It still seems incomprehensible to me that a small economy such as that of Greece (representing 0.4% of the World’s GDP) can have such an impact on global finance. Yet somehow this minnow economy has the international markets in a tizz as the world waits with bated breath on the outcome of an austerity pact referendum that should for all intent of purpose be meaningless. The truth is that Greece is more than just that. It is the financial equivalent of a cardiac enzyme that provides insight into a circulatory system that is on the verge of or has just undergone some type of heart failure.
The financial system is broken and has been so for some time. Too much wealth or at least apparent wealth is backed up by nothing. Take the derivative market – at present it is valued at around 750 Trillion dollars – yes that’s trillions of greenbacks – making it ten times larger than our best value of real wealth – international GDP which sits at the 75 Trillion mark. But what are derivatives? A future that hedges us against contingencies – the promise of a promise with money itself being the original IOU. In reality it is another instrument to generate wealth for those eager to stay at least one step ahead of a giant pyramid built on clay. In short to cheat the system.
And so it is with much of finance – its very structure is built on an illusion in that it multiplies the real to produce a virtual wealth that in turn forms the ‘new clothes’ of an emperor class (at whose apex sits the Davos elite). It is fairy dust, as insincere as the kiss from a prostitute, but as hyped beyond intrinsic value as perhaps nothing else in human history.
Enter stage left Greece, a dying remnant of a once great civilization reduced to pathos by demographic suicide, historical turmoil, poor leadership and the entitlement culture of a stifling contemporary socialism. To survive it had to glean and scoop, borrow and beg, taking what it could from the bloated beast of the European financial appendage to keep abreast an economy so mismanaged and revenue poor (thanks to tax cheating and a lack of innovation) that it could barely stay afloat.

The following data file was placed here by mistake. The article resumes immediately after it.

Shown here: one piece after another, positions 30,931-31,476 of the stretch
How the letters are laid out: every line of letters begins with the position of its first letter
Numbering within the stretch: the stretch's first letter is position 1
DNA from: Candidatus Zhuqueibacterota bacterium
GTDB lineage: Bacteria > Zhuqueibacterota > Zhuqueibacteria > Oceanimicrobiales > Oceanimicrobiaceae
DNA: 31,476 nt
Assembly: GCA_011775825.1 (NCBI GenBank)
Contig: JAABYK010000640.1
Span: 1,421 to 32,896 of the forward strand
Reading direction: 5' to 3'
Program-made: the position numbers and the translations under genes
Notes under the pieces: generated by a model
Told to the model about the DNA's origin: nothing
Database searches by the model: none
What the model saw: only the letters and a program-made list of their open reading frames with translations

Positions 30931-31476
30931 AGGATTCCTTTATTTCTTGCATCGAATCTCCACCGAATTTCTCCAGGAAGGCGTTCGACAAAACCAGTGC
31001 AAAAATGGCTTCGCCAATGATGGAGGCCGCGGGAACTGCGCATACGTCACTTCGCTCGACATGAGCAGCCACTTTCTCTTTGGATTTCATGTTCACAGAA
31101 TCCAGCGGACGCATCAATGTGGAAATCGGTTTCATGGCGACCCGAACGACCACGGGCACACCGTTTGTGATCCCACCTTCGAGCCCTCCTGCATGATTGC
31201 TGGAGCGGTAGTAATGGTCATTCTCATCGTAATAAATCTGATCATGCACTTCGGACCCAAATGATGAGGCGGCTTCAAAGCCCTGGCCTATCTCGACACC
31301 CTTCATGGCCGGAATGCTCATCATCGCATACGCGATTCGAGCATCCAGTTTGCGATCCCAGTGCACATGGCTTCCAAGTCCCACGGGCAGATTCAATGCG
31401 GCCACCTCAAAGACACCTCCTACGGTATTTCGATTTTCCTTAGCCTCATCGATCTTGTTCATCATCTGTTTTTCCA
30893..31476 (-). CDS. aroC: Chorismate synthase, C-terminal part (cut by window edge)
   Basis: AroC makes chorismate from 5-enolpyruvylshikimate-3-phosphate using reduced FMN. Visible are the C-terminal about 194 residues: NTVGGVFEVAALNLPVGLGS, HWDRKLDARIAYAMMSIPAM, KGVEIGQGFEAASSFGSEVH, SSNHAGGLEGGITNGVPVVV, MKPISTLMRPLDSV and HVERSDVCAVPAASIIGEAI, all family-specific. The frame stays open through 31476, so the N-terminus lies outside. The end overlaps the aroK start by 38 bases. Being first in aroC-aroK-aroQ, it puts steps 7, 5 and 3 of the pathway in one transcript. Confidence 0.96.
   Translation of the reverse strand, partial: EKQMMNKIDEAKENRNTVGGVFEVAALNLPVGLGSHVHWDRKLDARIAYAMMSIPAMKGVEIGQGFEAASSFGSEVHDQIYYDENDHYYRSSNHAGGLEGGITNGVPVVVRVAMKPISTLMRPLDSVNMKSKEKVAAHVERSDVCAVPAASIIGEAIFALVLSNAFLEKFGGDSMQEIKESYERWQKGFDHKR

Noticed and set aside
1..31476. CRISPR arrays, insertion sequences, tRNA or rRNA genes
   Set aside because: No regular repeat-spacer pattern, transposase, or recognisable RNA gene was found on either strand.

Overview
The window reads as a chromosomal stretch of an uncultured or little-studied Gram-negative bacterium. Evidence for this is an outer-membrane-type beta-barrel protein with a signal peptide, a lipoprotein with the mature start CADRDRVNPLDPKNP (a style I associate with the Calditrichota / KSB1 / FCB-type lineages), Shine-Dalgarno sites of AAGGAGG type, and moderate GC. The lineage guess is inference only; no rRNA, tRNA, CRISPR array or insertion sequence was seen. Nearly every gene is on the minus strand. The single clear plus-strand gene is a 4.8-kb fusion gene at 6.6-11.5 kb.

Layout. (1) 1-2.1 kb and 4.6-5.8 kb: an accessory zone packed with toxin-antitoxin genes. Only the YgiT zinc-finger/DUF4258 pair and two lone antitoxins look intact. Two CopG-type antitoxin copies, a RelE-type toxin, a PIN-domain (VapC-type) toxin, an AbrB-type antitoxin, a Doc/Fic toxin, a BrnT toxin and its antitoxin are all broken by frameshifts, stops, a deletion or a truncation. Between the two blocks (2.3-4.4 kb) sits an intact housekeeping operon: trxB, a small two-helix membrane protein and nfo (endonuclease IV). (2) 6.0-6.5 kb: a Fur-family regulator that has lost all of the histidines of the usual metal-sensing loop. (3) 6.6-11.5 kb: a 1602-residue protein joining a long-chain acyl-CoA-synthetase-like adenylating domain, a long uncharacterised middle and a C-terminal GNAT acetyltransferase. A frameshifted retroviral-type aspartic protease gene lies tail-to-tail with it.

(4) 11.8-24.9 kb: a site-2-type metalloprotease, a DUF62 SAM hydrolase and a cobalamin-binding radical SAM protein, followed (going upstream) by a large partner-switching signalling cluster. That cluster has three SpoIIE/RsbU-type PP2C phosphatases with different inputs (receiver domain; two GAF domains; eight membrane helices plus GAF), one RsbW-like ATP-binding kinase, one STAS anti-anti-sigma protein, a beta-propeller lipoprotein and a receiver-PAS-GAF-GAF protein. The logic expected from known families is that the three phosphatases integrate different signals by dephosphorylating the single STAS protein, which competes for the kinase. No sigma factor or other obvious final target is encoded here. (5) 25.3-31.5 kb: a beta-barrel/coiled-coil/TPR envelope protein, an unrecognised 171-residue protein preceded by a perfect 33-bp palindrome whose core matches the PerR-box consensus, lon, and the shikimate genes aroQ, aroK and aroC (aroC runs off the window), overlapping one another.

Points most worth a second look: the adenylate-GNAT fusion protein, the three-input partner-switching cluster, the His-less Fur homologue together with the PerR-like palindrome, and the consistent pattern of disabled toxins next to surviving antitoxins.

Until it no longer can. The buck had to stop and it did. The Northern Europeans called in the loans and the Greeks as predicted have been found wanting. But bad decisions have consequences and bad consequences (such as giving Greece the loans in the first place or better still allowing them to join the eurozone) multiply with a zeal especially when the system is geared by its very nature to do so. A butterfly flaps its wings and sends tremors through the financial Babel Tower and so it is with this blowback from the Greeks.
The clay must shift only time will tell us how far. But it will eventually reset. Some of the gnomes will cash in on their profits, others will crumple afoot. This should serve as a warning but it will soon be forgotten. One can count on that. We are experts at camouflaging our weaknesses and the financial system of nebulous wealth is defined by such a paradigm. This is its essence. Expect another crisis, perhaps Portugal or Spain or one of the former East Bloc countries in five or six years from now.
The clay may have shifted but at the end of the day its nature has not changed.